Published on IPS, by Wambi Michael, November 13, 2009.
MOUNT ELGON, Uganda, Nov 13 (IPS) – “We have been reduced to begging from relatives and to migrate to urban areas where life is not safe. We were living in the mountain for more than 200 years. Transferring us means burying us, completely. We want to stay in our area and develop” …
… According to Uganda’s state minister for tourism, Serapio Rukundo, there have been some instances of what he calls “maladministration” but, overall, communities are benefitting from the tree planting because the Uganda Wildlife Authority carries out conservation projects that involves the remuneration of some community members.
A UWA warden in the Mount Elgon Park, Richard Matanda, insists that the tree planting has benefited communities. “People got jobs, uniforms and gumboots. The idea is that most of the labour should come from the areas next to the boundaries of the park.”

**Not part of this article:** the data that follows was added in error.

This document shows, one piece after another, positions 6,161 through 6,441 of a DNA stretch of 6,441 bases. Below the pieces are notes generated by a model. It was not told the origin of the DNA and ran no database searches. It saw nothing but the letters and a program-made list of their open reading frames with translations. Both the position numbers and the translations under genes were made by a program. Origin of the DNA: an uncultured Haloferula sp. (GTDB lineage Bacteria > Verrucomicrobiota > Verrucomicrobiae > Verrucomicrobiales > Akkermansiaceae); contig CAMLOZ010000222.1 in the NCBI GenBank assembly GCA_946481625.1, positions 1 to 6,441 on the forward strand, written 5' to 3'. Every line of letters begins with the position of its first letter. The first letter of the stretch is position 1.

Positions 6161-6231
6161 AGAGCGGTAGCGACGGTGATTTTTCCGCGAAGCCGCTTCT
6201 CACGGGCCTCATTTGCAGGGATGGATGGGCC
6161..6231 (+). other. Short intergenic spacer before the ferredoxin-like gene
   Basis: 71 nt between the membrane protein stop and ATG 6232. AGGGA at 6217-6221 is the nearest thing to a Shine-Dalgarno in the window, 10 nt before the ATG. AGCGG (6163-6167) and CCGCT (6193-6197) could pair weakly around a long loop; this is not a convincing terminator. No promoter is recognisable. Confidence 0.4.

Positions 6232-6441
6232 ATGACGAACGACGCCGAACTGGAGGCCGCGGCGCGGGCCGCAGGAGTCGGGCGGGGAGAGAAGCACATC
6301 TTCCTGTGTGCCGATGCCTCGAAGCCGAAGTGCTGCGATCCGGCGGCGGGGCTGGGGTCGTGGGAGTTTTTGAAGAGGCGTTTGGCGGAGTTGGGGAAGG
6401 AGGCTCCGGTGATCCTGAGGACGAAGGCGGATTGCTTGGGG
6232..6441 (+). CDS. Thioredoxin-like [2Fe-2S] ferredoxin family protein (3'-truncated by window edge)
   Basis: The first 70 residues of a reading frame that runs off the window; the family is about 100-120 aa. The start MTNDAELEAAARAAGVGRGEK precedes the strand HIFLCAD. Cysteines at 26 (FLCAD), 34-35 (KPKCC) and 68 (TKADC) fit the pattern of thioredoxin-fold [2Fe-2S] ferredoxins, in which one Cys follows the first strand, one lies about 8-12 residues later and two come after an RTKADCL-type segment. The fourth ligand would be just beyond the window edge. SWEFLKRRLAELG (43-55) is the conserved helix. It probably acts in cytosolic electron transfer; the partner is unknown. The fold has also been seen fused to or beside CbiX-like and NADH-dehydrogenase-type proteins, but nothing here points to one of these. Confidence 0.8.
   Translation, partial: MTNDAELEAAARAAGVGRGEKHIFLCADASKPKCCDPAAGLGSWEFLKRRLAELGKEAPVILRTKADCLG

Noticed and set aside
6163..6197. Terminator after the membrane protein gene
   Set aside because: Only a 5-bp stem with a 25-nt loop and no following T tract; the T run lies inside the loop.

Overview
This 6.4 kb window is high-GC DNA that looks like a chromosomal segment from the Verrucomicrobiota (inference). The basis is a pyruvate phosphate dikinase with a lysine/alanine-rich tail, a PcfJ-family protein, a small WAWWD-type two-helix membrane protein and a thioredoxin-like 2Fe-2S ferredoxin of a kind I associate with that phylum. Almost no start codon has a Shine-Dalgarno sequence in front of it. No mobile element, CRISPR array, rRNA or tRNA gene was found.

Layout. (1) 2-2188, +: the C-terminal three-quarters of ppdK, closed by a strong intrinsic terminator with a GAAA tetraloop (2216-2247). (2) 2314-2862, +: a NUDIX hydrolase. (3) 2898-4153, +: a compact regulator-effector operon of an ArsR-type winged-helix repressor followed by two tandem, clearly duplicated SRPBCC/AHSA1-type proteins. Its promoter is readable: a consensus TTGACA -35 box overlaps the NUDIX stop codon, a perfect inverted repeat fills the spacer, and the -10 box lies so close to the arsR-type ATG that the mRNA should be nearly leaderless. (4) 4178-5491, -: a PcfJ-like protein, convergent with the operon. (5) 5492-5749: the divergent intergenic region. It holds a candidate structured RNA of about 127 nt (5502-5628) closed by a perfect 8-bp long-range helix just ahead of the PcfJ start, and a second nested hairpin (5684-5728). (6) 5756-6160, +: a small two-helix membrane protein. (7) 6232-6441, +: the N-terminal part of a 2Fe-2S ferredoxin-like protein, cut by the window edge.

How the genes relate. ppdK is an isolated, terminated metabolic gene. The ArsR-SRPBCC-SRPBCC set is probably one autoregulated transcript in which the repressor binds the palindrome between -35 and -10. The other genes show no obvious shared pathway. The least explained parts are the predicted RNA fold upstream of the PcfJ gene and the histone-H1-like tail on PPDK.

According to him, communities evicted from the park were due to get a percentage of money made from the tree planting.
But Timothy Byakola, an activist with Uganda’s Climate and Development Initiatives, retorts that there is a lot of hostility between the communities and Uganda Wildlife Authority park rangers. “The jobs they promise people don’t pay enough. We have talked to some of the people who said they are almost giving free labour.
“People complain that that the project has taken away the little that local communities had. For example, women can’t get firewood for cooking.”
Byakola believes “no carbon credits” have been sold from the Mount Elgon project because people destroy the trees before they mature in protest to having been evicted. “Because of hostility, people sneak over park boundaries in the night and uproot the newly planted saplings,” he argues.
Between Jan and Jul 2009, three national forestry staff members — Richard Kalemera, Alfred Ezati and Emmanuel Assiimwe – were allegedly murdered by people who had been evicted from forest reserves. In another case, a man, a pregnant woman and their three–year-old son were burn to ash in Buikwe Central Uganda.
A driver working for the National Forestry Authority, Ambrose Tibarimu, was attacked by a mob with machetes who set ablaze his and other vehicles. END/2009. (full text).